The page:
It was the Sunday of Labor Day weekend. While the Mercantile had been slow all morning, the parking lot had been hopping since at least 10 o’clock. The Mercantile got busy right at noon, and the shopping barely let up for the next four hours.
At 1:30, I ducked out to eat my lunch, leaving the complete operation of the store in the capable hands of the other clerk. As soon as I stepped off the yurt’s deck, I looked across the small front lot and saw a young woman walking toward Javier the camp host. The young woman was speaking loudly enough for me to clearly hear her say, You don’t even belong in this campground!
I looked around. Surely she was speaking to someone other than Javier. Javier was in full uniform–brown shorts, tan shirt with a collar. If anyone belonged in this campground, it was Javier.
I didn’t hear the first few words Javier said to the woman, but I did hear him tell her, You yelling at me is not going to help me help these people.
As this interaction was happening, I’d been walking toward my van. I took a few steps more so I’d be close if Javier needed some sort of backup or support.
I looked over at the woman who’d told Javier he didn’t belong in the campground. She was young, and appeared to be drunk or under the influence of some drug. Her eyes didn’t seem to be focusing correctly, and her face was contorted, but maybe that was from anger or just the way she looked.
We’re trying to help! she insisted.
A large man was standing off to the side, silent. He was ignoring the woman. Maybe he didn’t didn’t know her. Maybe he wished he didn’t know her.
I looked over at Javier. He was standing in front of a small sports car. I glanced over at the car and realized the driver of the car had somehow driven it up over a very large log set there as a barrier. Now the car’s front passenger tire was on the wrong side of the log. Apparently the driver was having a problem getting the tire back over the log, because Javier was asking the fellow who seemed to belong to the car, Do you think it’s light enough for a bunch of guys to lift it off the log?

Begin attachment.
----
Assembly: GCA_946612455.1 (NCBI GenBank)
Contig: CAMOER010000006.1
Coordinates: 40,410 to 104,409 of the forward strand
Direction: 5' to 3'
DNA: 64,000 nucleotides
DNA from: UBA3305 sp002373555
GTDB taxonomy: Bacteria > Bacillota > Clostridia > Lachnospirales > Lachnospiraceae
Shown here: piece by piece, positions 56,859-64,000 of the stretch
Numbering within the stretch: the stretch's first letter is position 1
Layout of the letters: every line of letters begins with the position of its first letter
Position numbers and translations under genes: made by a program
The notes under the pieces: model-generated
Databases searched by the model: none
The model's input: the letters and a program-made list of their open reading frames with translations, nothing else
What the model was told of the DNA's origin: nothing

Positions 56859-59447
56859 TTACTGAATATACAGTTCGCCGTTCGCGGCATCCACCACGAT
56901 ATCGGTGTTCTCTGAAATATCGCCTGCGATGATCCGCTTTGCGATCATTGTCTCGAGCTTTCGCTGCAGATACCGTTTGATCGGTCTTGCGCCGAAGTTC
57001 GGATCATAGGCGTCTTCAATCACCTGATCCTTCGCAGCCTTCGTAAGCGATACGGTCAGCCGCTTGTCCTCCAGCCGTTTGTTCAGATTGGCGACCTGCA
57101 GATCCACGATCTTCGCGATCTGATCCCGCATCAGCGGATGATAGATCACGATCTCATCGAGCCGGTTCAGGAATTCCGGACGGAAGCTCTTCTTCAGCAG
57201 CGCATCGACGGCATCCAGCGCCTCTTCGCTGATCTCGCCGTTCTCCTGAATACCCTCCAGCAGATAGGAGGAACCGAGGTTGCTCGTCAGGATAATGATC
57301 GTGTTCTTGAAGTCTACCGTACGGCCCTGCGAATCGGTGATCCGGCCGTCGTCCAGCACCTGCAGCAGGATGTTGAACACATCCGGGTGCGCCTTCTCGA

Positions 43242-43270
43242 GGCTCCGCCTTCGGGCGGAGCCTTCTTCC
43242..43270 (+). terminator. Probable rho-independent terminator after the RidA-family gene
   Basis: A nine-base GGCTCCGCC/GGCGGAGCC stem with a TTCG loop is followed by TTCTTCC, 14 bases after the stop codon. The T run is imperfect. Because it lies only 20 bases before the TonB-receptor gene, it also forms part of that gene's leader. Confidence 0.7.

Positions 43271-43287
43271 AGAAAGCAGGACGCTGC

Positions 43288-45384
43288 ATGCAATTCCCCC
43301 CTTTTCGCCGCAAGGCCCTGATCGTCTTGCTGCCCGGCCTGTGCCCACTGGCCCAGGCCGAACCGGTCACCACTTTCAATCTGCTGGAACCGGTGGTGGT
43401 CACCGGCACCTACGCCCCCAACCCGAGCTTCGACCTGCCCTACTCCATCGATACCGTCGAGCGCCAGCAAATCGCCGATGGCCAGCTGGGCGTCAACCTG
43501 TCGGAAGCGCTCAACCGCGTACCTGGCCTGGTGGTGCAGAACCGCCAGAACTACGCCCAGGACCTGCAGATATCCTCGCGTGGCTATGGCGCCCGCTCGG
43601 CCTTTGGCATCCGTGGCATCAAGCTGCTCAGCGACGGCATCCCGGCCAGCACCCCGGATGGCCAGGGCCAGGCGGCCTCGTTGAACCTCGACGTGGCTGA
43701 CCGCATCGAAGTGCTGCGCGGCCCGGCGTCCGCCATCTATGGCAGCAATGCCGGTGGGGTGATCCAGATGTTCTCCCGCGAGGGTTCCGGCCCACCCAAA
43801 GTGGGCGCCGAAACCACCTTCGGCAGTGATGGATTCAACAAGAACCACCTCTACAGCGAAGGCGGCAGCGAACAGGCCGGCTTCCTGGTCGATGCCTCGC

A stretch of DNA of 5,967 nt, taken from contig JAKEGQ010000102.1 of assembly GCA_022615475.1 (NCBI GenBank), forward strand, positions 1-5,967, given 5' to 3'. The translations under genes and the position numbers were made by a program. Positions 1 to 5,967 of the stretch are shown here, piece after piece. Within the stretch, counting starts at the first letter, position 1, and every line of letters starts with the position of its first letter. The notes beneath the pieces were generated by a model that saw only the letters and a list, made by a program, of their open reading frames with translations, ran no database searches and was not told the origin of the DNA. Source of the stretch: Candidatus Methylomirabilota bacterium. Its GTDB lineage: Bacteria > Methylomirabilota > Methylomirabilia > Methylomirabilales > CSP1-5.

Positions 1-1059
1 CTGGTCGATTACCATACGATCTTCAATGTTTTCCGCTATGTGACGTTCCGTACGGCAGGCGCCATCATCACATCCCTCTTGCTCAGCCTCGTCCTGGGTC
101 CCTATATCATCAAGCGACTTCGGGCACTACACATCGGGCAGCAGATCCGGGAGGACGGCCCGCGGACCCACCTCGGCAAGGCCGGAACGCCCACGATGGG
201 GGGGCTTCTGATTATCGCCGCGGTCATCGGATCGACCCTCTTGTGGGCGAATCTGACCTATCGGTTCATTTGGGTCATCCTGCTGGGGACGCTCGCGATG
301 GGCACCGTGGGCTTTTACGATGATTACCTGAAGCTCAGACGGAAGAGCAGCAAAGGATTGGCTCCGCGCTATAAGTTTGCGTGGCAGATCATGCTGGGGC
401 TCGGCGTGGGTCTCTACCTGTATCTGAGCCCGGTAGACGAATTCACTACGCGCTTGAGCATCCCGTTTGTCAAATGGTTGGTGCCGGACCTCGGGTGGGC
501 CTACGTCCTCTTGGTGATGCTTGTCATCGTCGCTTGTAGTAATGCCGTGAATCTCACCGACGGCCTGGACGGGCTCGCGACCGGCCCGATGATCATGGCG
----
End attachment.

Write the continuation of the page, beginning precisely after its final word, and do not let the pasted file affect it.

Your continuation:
At that point the drunk woman seemed to have backed off, and in any case, Javier seemed to be paying her no attention, so I figured my assistance was not needed. I climbed into my van and had some lunch.
Later I asked Javier how they’d released the car from the log. He said a half dozen guys had pushed the car while it was in neutral. It must have been good teamwork because I don’t think the car sat stranded for very long.
How’d they even managed to driver over the log that way? I asked Javier. Let me just repeat, it was a very big log.
Oh, you know, he shrugged, just being themselves.
I probably shouldn’t talk, as just a couple of days before, I backed into a tree and dented my back door. It still closes, and it still locks. The Man says I’m lucky, but I say if I were lucky, I wouldn’t have backed into a tree.
I probably shouldn’t talk, but damn! Driving a little sports car over a big log barrier in a parking lot has got to be a mark of bad driving.